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Stanley Q. Kidder
and
Oskar M. Essenwanger

Abstract

The urban warming effect is interesting in its own right and is important for understanding global warming. The aim of this study is to determine how the urban warming effect changes with cloud conditions and with wind speed. Studies of the urban warming effect have mostly concentrated on the urban–rural difference in daily maximum or minimum temperatures. The problem was approached using a new technique. Instead of comparing a city, represented by a first-order weather station, with the surrounding rural area, represented by data collected by cooperative observers; pairs of cities, each with a first-order weather station, were studied. One city was large. The other city was small enough to have a minimal warming effect and was close enough to the larger city to approximately represent the rural area. In this way, hourly temperatures, cloud cover, and wind data could be studied rather than only the differences between the daily maxima or minima. Results show that wind disrupts the normal nocturnal cooling pattern in which the smaller city, with lower thermal inertia, cools more quickly than the larger city. Clouds also disrupt this pattern, at least to the extent that one must be careful about extrapolating either magnitudes or patterns of urban–rural temperature difference observed by satellites under clear sky conditions to partly cloudy or cloudy conditions.

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Dorathy A. Stewart
and
Oskar M. Essenwanger

Abstract

No abstract available.

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Dorathy A. Stewart
and
Oskar M. Essenwanger

Abstract

The purpose of this paper is to provide information about frequency distributions of wind speed near the surface of the earth. There has been a recent increased interest in this topic because of the potential for obtaining electrical energy from wind power.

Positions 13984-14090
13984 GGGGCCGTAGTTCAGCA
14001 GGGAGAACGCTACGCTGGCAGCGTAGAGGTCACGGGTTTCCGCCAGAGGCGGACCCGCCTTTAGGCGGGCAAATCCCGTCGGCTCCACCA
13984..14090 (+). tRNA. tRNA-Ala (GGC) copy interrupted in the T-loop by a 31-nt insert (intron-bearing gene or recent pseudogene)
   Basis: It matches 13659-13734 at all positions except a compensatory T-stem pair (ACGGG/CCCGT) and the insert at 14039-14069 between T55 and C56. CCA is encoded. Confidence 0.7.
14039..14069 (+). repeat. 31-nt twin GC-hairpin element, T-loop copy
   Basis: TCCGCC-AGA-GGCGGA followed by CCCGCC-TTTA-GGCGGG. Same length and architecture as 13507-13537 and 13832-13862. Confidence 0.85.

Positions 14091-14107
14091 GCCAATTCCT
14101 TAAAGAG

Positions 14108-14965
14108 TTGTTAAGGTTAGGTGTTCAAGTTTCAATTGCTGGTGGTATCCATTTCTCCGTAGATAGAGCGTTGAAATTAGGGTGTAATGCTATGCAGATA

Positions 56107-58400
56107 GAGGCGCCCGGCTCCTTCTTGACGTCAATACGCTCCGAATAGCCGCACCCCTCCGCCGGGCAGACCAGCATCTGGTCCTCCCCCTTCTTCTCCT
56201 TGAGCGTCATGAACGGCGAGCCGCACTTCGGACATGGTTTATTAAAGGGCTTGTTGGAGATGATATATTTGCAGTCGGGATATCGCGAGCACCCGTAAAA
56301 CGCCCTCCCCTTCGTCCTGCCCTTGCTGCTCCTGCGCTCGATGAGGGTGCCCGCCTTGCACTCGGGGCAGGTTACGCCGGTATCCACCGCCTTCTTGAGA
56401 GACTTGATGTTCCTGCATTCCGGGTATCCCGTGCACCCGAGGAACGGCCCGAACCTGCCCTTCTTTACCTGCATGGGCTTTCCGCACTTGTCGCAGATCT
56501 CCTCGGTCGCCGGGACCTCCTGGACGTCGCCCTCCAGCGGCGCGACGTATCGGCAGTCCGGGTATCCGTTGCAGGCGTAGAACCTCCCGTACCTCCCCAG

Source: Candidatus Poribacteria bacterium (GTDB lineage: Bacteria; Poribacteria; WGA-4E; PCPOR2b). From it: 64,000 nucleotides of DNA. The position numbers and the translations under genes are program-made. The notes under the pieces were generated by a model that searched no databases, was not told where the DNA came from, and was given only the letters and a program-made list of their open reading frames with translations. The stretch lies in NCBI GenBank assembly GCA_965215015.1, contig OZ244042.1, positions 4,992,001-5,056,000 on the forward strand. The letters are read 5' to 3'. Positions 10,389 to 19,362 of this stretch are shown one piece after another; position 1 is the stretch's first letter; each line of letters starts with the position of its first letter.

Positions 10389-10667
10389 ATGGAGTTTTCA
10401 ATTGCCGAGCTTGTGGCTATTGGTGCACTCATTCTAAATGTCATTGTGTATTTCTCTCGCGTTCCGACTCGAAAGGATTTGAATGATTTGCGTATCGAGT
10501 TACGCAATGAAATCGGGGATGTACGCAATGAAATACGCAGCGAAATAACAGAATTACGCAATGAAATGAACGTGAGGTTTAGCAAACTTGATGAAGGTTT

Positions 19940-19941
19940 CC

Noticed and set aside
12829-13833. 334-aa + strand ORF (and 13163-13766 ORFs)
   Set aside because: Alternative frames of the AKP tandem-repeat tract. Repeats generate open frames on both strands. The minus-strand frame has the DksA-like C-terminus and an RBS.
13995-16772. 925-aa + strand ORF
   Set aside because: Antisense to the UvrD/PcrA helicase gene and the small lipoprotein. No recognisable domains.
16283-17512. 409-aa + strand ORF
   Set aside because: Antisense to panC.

Frequency distributions of wind speed from a large collection of data are examined. Most distributions are skewed to the right and the mean is usually greater than the median. Experience has shown that the Weibull distribution provides a good analytical approximation to the cumulative distribution and is particularly useful for the 90–99% thresholds. Two methods of fitting a Weibull distribution with a nonzero location parameter are discussed. Both of these methods require less computational effort than the maximum likelihood solution for a three-parameter model and are suitable for practical use by the engineer. It is shown that the three-parameter model is better than the two-parameter model for predicting extreme values.

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OSKAR M. ESSENWANGER
,
ROBERT E. BRADFORD
, and
WILLIAM W. VAUGHAN

Abstract

The existence of undetected errors in recorded wind observations may have a biasing influence on a statistical study. In the progress of some studies it has been found necessary to reexamine the data being used. A series of upper-air winds has been checked by using available listings of vertical shear and extreme winds. The developed procedure permits correction for major errors and tolerates the minor (random) errors.

The test of data by maximum wind profiles uses the highest and second highest scalar wind speed for each station and checks the data by profile scan. The test of data by vertical wind shear uses a critical value, theoretically derived, exceedance of which marks the data as suspicious. A detailed check of the wind observation verifies this suspicious value or it is corrected. In this program 3.5 percent of the observations proved suspicious and 85 percent thereof, that is, 2.9 percent of the observations, required correction. Thus the critical value is highly efficient.

The errors were traced and split into clerical errors (1.1 percent), instrumental errors (1.3 percent), and computational errors (0.5 percent), which are quite within reasonable limits.

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